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House Committee Approves Changes To School Construction Funding Over District Objections

Construction of Leupp School
Bureau of Indian Affairs

The Florida House has moved forward with a proposal to reduce the cost of school construction and steer more dollars to charter schools. But over the objection of superintendents, the House Appropriations Committee approved the bill. But it could face challenges in the Senate.

House Bill 879 outlines how the state awards building funds to small, rural districts. But it also includes language that would punish districts that go over state spending caps. Amendments by Miami Republican Rep. Erik Fresen require districts that raise building funds locally to share with charter schools—something some lawmakers have tried to get through the legislature for years. Fresen says there is no conspiracy:

"This is not Representative Fresen against superintendents or trying to disparage school systems. This is just an experiment by this committee to recognize that at a time when there’s no appetite to go back from 1.5 mills to 2, let’s take a look at how it’s spent," he told House Appropriations Committee members Tuesday.

Mills are the additional taxes school districts can levy to support maintenance and construction. But Superintendents view the bill with suspicion. They’ve been adamantly opposed to the idea of sharing locally generated dollars with charters. Fresen says he’s just trying to put an end to the back-and-forth and set out a system for divvying up funds everyone can follow:

“So the concept is to de-politicize that conversation…and recognize that facilities are facilities and the best way to de-politicize something is to put blinders on it, create a formula that will be able to be sustainable, and let the formula work.”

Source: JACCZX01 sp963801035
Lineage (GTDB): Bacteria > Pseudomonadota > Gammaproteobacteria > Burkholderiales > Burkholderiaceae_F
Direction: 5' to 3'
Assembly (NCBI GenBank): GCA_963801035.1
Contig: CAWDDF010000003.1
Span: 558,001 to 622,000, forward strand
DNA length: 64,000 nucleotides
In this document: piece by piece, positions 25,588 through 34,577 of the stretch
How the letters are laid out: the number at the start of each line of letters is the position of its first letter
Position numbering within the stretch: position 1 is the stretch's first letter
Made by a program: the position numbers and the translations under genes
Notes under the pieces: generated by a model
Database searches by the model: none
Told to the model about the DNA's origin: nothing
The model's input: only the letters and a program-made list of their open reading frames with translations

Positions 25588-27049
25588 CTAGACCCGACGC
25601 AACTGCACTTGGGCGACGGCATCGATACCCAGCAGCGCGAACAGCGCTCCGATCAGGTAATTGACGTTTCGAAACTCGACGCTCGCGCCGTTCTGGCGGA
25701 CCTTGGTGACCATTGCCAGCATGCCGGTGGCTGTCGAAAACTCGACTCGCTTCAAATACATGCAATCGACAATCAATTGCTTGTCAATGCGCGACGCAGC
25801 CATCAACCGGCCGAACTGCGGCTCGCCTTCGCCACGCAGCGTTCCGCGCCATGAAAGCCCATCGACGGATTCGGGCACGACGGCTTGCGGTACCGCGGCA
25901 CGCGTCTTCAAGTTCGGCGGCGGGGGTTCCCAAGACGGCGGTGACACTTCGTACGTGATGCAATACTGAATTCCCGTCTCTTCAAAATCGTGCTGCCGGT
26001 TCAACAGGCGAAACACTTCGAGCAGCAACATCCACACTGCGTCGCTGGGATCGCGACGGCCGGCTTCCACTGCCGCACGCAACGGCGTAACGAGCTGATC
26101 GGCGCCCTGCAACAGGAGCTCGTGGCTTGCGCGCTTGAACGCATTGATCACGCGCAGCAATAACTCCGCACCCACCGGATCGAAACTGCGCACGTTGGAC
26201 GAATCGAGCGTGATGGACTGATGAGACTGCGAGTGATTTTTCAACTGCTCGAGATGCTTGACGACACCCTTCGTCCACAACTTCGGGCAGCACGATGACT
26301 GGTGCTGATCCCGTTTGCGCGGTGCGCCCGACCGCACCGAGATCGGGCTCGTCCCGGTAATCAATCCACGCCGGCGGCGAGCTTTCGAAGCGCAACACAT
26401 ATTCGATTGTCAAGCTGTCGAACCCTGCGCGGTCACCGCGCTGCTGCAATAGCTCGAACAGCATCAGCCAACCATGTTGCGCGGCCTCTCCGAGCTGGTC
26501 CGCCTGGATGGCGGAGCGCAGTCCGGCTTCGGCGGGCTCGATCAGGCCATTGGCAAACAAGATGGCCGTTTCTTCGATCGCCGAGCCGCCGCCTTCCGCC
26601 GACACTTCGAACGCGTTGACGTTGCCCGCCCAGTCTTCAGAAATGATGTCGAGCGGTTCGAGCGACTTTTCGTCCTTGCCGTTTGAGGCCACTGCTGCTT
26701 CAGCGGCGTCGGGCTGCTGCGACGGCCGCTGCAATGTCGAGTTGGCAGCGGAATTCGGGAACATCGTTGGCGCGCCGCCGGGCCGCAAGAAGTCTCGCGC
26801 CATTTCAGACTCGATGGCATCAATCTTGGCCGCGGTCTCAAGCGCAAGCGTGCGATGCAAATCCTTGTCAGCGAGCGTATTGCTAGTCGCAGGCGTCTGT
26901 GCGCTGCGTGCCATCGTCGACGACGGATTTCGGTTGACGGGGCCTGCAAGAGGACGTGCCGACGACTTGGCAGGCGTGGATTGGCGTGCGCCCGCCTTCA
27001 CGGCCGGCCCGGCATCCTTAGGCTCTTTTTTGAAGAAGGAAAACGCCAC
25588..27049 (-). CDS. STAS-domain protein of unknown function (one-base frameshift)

Fresen and the superintendents' association have engaged in a war of words over a report Fresen says shows school districts have spent a billion dollars more than state spending caps allow on building and maintenance over the past decade. Superintendents say that report doesn’t paint an accurate picture of how those decisions are made, but Fresen says the report was generated off information submitted by districts.

Escambia County Superintendent Malcolm Thomas says schools can’t afford to lose a portion of their building funds. And he says for his district, the expenses are due to the age of the buildings. He says the average age of schools in his district is more than 45 years.

“We built a new school this year. And the main building of that school is 100 years old, because it’s difficult and challenging for districts to come up with money to fund those expenditures," Thomas explained. "Building a new school isn’t cheap.”

He argues the current system, which sets spending caps based on a per-student allocation, doesn’t reflect what it actually costs to build a facility, and believes the state should consider using square footage as a better measure. Democratic Minority Leader Mark Pafford believes the bill will make it harder for districts to fund schools:

“Perhaps we can tap the breaks on this. If we’re going to look at changing these types of issues, maybe look toward next year or just stopping it now so we can get greater input before it hits the floor," Pafford said.

The bill would require state economists to review the caps currently in law. The House Appropriations Committee approved the bill on a largely party line vote, with Rep. Darryl Rouson, D-St. Petersburg, joining Republicans in support. But the Superintendents may be having better luck in the Senate. Republican Sen. Anitere Flores has a similar measure that is strictly limited to how building funds for small, rural districts is allocated. Flores’ bill does not include the charter school language.


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Lynn Hatter is a Florida A&M University graduate with a bachelor’s degree in journalism. Lynn has served as reporter/producer for WFSU since 2007 with education and health care issues as her key coverage areas.  She is an award-winning member of the Capital Press Corps and has participated in the NPR Kaiser Health News Reporting Partnership and NPR Education Initiative. 

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